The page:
Once you decide to turn someone down it is ok to send an e-mail. Thank the professor for his/her offer and tell him/her that you are sorry you will not accept it.

There are many factors to take into account when deciding on graduate school. Some prospective students, in my opinion, weigh certain factors much more than they should, and don't take into account other factors nearly enough. Here are my opinions in what is overrated and what is underrated.

Overrated
  1. Overall prestige of school, irrespective of individual program. If you want to go into academia, then overall prestige of the school doesn't matter. Don't go to Harvard if it's ranked 20th in your field and you've been accepted to the #1 in your field that happens to be a state school. I met so many prospective students who took this "Harvard Factor" or "Ivy League Factor" way too much into account and ended up unhappy. This is the number one biggest mistake people make when deciding on grad schools.
  2. Location: a big, fun city with lots to do. Think instead -- location: low cost of living. Even if you like cities, you might realize that graduate school is a good time to save on costs and live somewhere cheaper that is also less distracting. You'll never have time to take advantage of all that Manhattan, Chicago, Philadelphia, etc have to offer. If you are a dedicated, hard-working student you'll have a hard time running out of things to do even in a smaller city like Pittsburgh. On the other hand, five years is a long time, so don't completely ignore the location factor, either.
  3. Absolute stipend amount. Remember to consider cost of living! There are several websites you can use as well as word of mouth to compare costs. Often a $15,000 stipend in a town can go farther than a $23,000 stipend in a big city. Sometimes it is also counter-intuitive how much the cost of living for a particular location will be, so do your homework.
  4. The visit. Don't get me wrong--the visit matters a lot. Also, you should trust your gut when deciding on grad schools. At the same time, try to deconstruct why you want to go to a particular school. Was it because they had the best recruitment weekend with the tastiest food and the nicest hotel room? In graduate school they're not going to be treating you this way again. If you had a phenomenal visit somewhere, try to think about what made it good. If it was the research match, the professors and the students, then you should attend the school. If it was the organization, the social events and the amount of information they provided you, these are superficial reasons to choose a school.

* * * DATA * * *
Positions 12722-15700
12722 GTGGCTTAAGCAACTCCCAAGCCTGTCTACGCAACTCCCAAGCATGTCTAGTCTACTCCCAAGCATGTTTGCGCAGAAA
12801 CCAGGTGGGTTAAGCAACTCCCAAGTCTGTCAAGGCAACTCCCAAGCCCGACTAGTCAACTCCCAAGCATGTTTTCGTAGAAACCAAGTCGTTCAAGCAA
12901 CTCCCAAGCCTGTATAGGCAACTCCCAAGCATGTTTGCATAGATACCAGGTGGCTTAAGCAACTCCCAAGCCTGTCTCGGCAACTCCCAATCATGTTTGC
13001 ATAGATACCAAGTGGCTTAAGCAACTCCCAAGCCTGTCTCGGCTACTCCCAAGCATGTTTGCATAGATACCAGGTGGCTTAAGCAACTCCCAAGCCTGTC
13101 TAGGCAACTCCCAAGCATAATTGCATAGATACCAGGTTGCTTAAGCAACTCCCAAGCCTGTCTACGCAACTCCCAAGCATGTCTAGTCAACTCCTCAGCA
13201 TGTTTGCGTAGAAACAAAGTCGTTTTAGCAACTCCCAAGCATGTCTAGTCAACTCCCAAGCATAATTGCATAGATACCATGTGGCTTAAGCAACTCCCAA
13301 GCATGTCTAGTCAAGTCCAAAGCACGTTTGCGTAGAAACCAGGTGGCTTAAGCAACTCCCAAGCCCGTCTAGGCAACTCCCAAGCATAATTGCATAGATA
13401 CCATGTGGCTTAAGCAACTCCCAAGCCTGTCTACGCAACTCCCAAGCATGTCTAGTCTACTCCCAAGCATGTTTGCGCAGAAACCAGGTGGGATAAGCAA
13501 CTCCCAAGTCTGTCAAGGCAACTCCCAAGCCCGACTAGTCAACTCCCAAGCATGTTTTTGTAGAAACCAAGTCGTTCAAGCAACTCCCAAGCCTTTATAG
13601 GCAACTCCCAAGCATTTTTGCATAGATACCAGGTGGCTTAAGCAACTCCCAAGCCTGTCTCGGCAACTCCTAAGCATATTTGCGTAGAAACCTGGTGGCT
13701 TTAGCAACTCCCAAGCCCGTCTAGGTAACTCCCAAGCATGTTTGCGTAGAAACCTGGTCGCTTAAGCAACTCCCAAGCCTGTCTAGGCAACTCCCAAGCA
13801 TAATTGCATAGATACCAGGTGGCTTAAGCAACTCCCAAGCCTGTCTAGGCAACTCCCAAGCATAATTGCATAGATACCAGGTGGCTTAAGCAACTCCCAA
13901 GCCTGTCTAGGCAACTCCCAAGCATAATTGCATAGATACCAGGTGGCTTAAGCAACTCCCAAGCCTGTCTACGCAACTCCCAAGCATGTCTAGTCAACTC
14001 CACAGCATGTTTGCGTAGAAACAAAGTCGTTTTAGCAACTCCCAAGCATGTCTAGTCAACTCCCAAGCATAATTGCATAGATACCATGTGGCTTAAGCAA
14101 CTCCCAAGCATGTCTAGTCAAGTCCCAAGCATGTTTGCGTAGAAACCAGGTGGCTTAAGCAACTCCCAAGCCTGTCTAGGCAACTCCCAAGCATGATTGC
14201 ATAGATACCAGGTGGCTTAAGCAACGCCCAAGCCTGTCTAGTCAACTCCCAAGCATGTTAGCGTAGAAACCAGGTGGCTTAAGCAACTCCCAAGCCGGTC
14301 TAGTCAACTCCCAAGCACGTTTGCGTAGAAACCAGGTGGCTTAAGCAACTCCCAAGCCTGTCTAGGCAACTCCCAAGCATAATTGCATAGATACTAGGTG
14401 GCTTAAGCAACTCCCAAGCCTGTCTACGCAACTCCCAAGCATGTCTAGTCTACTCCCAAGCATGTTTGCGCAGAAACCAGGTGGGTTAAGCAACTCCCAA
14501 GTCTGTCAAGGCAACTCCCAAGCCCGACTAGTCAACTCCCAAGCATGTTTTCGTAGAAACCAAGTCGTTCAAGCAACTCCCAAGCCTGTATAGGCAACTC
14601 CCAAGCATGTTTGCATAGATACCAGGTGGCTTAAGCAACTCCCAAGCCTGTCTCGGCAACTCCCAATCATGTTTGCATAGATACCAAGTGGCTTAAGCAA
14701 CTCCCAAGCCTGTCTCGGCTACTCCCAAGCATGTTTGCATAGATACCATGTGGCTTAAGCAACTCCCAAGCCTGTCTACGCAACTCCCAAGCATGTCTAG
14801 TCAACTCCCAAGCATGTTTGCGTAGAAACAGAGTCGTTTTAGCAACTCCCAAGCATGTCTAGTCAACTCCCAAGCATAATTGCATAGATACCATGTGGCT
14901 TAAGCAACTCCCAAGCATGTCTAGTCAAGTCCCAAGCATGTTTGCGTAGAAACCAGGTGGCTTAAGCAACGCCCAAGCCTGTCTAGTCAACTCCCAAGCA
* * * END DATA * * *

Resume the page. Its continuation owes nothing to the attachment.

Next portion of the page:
Underrated Factors
  1. Research match. This is the most important factors in choosing a graduate school. If you don't have a match, don't go. You should choose somewhere you click with in terms of research rather than an institution that is more prestigious.
  2. Personality match. In addition to the research match, make sure you like the professor(s) you'd be working with. Also, make sure their current students like them.
  3. Departmental collaborations and environment. If the department has issues and drama, it is not a good place to be. If everyone loves each other, it is a good place to be. Get the dirt on the department to see what type it is. Don't go somewhere where they backstab. It can really ruin your graduate school experience. One good way of measuring collaborations is looking at publication records. Also try to find out whether faculty and students talk to each other across areas, whether there are regular journal clubs that are well-attended, and whether the interactions are frequent and positive.
  4. Other students. These are your colleagues and are also a wealth of information. Listen to them on the visit. Are they happy? Are they competitive? Do they get along? Are they smart and passionate about their work? The ideal students will get along with each other, collaborate with each other (not compete), be effusively happy with their program, and be extremely brilliant and passionate about their research. Don't attend a school where the students are boring or bored.